Tuesday, August 1, 2017

NSProgress Shortcomings and CSProgress

Charles Srstka:

Unfortunately, the performance of NSProgress is simply terrible. While performance is not a major concern for many Cocoa classes, the purpose of NSProgress—tracking progress for operations that take a long time—naturally lends itself to being used in performance-critical code.


Furthermore, there’s no atomic way to increment the change count. To do so, one first has to get the current completedUnitCount, then add something to it, and then finally send that back to completedUnitCount’s setter, resulting in the lock being taken twice for one operation.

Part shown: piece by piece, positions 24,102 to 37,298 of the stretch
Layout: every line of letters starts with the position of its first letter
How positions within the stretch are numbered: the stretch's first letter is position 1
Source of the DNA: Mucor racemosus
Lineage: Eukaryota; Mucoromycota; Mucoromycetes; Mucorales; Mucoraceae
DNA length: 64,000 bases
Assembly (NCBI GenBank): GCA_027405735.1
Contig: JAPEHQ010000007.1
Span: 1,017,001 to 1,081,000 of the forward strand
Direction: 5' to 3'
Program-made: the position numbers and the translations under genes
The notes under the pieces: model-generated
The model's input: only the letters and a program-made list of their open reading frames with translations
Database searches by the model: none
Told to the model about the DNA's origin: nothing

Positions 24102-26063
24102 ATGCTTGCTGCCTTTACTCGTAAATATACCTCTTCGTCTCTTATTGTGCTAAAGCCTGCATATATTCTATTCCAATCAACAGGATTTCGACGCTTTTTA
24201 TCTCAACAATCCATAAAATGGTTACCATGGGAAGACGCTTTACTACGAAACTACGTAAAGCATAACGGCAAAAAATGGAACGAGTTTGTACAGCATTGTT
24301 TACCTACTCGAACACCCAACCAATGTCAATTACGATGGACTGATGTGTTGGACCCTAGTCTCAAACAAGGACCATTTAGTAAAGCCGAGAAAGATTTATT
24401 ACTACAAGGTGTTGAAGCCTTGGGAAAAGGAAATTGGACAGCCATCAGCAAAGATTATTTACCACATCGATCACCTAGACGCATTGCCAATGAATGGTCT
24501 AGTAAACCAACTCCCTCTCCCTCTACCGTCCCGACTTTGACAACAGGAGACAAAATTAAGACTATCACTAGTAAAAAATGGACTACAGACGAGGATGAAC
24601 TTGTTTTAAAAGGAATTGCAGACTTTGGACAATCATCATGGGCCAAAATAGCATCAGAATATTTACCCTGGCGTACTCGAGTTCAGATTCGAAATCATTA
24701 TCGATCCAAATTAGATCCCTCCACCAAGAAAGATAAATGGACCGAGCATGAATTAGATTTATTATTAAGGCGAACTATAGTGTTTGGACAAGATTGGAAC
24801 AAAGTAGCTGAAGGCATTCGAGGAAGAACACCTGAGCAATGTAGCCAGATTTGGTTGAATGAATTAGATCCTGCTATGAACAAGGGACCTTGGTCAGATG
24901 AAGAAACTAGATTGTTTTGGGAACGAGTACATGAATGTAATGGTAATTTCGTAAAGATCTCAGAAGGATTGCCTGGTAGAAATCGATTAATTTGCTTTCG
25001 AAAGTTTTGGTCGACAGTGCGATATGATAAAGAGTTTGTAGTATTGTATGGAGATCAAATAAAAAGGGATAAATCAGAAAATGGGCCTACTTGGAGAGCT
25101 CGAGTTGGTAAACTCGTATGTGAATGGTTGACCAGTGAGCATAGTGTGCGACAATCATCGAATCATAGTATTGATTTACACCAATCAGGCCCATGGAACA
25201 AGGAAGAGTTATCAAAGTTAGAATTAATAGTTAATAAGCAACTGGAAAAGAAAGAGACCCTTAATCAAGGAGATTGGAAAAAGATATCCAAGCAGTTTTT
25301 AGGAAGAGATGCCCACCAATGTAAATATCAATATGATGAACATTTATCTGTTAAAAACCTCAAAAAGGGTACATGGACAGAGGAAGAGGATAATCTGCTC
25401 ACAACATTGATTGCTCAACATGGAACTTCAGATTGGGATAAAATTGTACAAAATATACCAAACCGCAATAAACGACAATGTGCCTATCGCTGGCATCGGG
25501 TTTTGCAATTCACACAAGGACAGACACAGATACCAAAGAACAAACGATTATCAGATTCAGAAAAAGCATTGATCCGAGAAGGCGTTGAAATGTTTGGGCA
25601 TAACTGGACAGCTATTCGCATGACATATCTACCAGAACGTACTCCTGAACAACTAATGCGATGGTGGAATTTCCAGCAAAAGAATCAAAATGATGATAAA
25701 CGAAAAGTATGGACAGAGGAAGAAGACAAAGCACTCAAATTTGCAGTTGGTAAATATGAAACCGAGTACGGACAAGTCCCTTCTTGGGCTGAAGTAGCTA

All of NSProgress’s reporting is done via KVO. That’s slick, right? You can just bind your UI elements, like NSProgressIndicator, directly to its fractionCompleted property and set it up with no glue code. Right? Well, no, because most classes in the UI layer need to be accessed on the main thread only, and NSProgress sends all its KVO notifications on the current thread. Hrm.


So instead of the main benefit of KVO—being able to bind UI elements to the model without glue code—we have more and much weirder glue code than we’d see in a typical blocks-based approach.

Overall, it seems like a terrific idea, but it’s unnecessarily difficult to use it well. His solution is a complete reimplementation, CSProgress, which bridges to NSProgress.

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